Mental capacity for wills
The Law requires that someone who makes a Will must have testamentary capacity. Three basic criteria must be met at one and the same time.
- the testator must understand the nature of the act of making the Will and its effect;
- he must understand the nature and extent of the property of which he is disposing; and
- he must be able to appreciate and understand the claims on his estate of those persons who he is benefiting in his Will, and of those whom he is not benefiting in his Will
The above has produced many grey areas. However, what is clear is that a testator must have memory and sufficient awareness of his or her obligations to make a Will.
Were the steps laid out in the “Golden rule”; the classic judgment by Lord Templeman followed? Were the steps necessary or not in the circumstances.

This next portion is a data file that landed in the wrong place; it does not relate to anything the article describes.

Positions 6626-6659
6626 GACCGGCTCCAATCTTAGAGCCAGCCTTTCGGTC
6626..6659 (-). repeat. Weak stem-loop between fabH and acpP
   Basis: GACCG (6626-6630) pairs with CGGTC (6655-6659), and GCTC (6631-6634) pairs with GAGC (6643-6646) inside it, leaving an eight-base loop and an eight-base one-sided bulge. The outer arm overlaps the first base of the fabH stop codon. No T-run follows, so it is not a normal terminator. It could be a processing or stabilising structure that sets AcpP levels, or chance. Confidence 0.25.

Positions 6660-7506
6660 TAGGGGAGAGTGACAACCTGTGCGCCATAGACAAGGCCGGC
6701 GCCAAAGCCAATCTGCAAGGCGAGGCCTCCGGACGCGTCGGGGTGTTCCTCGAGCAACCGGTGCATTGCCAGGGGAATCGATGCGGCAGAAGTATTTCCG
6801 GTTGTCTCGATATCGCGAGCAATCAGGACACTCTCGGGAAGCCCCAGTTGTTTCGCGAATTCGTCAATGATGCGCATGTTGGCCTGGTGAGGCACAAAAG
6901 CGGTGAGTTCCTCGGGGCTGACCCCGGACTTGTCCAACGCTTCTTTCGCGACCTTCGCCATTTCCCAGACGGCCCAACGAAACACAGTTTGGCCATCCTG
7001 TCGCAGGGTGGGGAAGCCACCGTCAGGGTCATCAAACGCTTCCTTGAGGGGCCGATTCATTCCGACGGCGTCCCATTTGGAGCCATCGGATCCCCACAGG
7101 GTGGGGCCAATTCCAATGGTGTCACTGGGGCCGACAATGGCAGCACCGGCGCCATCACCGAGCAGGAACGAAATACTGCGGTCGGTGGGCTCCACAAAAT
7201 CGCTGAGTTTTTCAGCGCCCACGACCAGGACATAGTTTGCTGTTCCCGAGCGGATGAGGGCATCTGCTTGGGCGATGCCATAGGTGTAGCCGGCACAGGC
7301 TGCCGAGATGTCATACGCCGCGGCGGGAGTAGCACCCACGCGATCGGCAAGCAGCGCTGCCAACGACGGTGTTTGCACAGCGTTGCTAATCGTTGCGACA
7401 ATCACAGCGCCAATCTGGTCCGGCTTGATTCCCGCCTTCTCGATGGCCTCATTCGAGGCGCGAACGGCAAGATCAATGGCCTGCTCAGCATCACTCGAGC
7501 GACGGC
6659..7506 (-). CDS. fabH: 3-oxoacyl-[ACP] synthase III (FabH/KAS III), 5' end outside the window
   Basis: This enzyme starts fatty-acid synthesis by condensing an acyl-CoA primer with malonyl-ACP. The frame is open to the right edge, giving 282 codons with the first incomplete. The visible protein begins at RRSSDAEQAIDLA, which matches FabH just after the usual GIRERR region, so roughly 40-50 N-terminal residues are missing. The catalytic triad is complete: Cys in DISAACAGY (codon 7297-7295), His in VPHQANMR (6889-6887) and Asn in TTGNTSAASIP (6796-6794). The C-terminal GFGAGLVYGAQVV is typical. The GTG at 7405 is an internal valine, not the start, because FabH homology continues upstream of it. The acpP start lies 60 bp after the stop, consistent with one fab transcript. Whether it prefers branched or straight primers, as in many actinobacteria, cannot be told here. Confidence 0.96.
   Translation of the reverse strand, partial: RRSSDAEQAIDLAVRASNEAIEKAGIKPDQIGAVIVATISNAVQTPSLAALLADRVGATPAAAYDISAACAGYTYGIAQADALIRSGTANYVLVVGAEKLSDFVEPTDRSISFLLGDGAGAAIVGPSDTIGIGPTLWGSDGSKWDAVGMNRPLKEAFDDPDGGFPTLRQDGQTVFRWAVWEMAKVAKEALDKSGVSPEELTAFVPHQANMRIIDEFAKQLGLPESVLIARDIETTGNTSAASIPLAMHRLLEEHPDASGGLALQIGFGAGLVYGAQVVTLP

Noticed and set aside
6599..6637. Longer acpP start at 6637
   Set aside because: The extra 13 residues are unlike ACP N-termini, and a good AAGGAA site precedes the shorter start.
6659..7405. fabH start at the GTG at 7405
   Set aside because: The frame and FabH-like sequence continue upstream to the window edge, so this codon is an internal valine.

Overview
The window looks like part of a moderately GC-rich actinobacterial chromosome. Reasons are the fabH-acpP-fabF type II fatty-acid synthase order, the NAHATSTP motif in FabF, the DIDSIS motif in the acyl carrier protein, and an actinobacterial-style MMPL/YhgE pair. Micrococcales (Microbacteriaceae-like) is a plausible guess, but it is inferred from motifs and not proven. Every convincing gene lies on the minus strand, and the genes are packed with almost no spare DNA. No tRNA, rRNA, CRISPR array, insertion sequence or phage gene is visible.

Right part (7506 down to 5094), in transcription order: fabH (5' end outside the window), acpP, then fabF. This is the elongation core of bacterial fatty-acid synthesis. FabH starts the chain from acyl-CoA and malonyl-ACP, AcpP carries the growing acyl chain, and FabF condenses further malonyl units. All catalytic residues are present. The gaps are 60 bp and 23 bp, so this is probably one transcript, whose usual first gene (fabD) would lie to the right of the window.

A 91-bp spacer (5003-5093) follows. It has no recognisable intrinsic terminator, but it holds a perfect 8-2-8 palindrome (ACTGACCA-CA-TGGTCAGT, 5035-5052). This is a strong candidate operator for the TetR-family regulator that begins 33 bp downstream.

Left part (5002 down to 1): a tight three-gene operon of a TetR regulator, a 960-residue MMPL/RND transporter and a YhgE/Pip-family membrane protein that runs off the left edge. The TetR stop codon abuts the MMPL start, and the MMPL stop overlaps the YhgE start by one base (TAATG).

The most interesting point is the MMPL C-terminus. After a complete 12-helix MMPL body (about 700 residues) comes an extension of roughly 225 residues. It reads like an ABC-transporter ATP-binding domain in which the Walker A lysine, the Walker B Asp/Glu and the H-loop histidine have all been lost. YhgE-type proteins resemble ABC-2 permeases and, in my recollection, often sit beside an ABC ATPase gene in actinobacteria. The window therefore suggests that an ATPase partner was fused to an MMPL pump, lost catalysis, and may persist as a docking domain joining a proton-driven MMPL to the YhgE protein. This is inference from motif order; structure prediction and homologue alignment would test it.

There is a presumption of mental capacity unless proved otherwise.
With the ever-increasing number of elderly people in the population and increasing dementia, it is important that expert advice is sought at an early stage.
Each case should be decided on its merits. For instance, how to deal with intermittent medical impairment; confusion, lucid intervals, language and literacy, evidence and proof.
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